In grapes there can be large seasonal and varietal differences in the concentration of fermentable N. Additionally, yeasts vary considerably in their requirements for nitrogen. As outlined in previous editions, a balanced nutrient/vitamin supplement is preferred to adding only DAP. Yeast nutrient cocktails such as Fermaid K contain a variety of compounds such as amino acids, sterols, yeast hulls, and vitamins required by yeasts . This product also contains a limited concentration of fermentable N (25g/HL = 25 mg/L fermentable N verses DAP at 25g/HL = 50mg/L N). Healthy fermentations require a bare minimum of 140 mg/L N with the optimum concentration frequently greater than 250 mg/L. We recommend a two stage addition - first a general nutrient such as Fermaid K, followed by DAP. We have simplified the Formol titration method-see the posting on the Enology and Grape Chemistry web site under Extension, On-line Publications & Current Topics
III. Canada's VQA
Not long ago I was invited to British Columbia's wine producing regions including the famous Okanagan Valley. This region has undergone rapid growth. In discussing the increased volume and quality of wines I was struck by the importance both winemakers and university personnel placed on their Vintner's Quality Alliance (VQA) program.
The British Columbia and Ontario VQA systems have been in place for some time. These alliances were originally established in response to the competitive nature of the international wine market (NAFTA for example) and the desire to replace poor quality grapes with high quality ones. The programs are paid, in part, by the industry through a check-off. The main goal in both Ontario and BC is to promote the region's wine industry. This goal has been attained by establishment of formal standards. Wines which are defect-free and true to varietal character are allowed to carry the VQA stamp and are promoted as supplier products.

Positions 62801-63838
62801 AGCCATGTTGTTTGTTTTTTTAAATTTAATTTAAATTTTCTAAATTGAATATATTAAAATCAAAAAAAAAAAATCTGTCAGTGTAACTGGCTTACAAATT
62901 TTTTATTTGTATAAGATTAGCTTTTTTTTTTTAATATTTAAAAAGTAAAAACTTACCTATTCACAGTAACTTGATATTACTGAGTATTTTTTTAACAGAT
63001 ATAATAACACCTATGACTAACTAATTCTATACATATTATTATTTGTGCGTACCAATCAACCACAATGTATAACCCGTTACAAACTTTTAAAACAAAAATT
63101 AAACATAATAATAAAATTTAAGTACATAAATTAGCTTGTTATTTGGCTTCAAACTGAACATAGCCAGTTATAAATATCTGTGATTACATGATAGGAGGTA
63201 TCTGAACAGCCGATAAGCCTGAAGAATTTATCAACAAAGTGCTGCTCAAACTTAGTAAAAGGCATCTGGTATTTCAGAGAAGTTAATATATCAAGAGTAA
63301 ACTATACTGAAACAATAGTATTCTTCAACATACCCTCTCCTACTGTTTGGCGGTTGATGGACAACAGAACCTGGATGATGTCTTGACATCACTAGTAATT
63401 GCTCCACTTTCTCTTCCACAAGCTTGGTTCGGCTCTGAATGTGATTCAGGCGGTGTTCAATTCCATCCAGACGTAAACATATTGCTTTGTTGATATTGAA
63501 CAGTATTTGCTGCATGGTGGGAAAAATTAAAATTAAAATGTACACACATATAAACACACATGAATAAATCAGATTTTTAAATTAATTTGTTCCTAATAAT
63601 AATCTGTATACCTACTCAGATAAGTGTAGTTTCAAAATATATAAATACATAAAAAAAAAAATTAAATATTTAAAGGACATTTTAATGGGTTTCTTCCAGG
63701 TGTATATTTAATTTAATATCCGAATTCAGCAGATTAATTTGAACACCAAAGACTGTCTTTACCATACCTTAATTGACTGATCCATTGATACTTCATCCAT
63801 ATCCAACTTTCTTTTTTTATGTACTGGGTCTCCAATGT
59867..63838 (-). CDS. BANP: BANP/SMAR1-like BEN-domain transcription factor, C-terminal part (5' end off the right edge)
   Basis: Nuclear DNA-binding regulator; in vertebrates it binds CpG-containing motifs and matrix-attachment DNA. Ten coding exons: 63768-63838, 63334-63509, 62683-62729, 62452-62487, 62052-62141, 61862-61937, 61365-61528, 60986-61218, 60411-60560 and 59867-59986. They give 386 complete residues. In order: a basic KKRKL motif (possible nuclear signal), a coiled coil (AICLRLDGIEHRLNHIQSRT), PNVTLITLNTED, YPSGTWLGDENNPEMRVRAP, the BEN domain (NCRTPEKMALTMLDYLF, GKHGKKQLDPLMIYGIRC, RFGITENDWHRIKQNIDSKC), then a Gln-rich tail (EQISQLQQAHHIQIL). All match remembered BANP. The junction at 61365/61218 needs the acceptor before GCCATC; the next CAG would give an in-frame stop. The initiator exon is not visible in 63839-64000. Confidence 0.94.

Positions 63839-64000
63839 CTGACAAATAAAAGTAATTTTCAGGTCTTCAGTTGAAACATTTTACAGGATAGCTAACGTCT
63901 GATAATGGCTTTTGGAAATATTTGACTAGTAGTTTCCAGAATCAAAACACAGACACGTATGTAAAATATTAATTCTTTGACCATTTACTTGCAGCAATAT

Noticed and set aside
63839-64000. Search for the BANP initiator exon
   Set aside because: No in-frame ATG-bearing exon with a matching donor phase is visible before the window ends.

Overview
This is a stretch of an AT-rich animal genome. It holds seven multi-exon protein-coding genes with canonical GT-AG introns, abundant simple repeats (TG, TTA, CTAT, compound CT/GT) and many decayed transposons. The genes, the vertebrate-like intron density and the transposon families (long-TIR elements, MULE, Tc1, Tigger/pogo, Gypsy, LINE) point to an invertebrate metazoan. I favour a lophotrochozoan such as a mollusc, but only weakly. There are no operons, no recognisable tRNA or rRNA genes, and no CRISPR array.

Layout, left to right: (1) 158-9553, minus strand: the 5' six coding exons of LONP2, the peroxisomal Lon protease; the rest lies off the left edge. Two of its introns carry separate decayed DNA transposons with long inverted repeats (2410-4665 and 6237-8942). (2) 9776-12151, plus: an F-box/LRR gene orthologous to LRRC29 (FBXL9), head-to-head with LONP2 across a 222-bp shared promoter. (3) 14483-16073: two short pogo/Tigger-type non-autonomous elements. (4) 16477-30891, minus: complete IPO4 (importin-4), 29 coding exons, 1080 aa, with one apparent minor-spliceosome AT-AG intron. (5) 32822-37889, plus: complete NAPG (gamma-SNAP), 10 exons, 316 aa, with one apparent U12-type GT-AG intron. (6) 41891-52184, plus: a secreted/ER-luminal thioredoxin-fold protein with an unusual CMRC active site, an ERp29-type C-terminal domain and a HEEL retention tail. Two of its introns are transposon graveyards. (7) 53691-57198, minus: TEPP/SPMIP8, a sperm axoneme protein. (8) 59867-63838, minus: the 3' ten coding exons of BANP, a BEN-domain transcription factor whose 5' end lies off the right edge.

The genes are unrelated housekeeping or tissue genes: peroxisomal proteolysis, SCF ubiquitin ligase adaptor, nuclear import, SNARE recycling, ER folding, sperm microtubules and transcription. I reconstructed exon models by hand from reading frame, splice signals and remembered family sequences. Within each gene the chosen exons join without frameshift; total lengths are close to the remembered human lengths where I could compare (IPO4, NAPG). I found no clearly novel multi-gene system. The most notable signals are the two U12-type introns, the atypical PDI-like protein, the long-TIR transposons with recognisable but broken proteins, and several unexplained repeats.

In BC, the alliance maintains about twenty-five certified judges. Each winery may submit people for certification which requires passing sensory tests for defect recognition. An 80% or better score is required for initial judge certification. Certification testing continues on a regular basis. All judges are required to attend monthly workshops on sensory evaluation to maintain their certification. Judges retain their position on the VQA panel for only a certain period.
For VQA wine evaluations, judges meet once per month. Wines are reviewed by twelve judges not by flights but simply one wine at a time. It takes three or more judges to reject a wine. If that happens an additional bottle is opened and the wine reevaluated. This program is mainly sensorial, although some chemical analyses are also conducted.
Wineries can submit pre-bottling tank samples for preliminary approval. This allows the producer to affix the VQA stamp during the bottling operation. Immediately post-bottling, bottled samples are submitted to the VQA and compared to the previously submitted tank sample. In the case of BC, only 100% BC wines are eligible for VQA certification.
Of what value is this program? It has been used to create a positive image for BC wines, particularly in the Okanagan Valley. Because it has been properly promoted, it is recognized. Consumers understand that wines with the VQA stamp have undergone a careful sensory review. To me, however, the greatest surprise was to learn that the VQA system has increased, not decreased, the sense of community among the producers. I am told that it has brought the industry closer together in the shared interest of improving both the image and quality of BC wines. This is a very desirable consequence in view of the ever more competitive global market place!!!!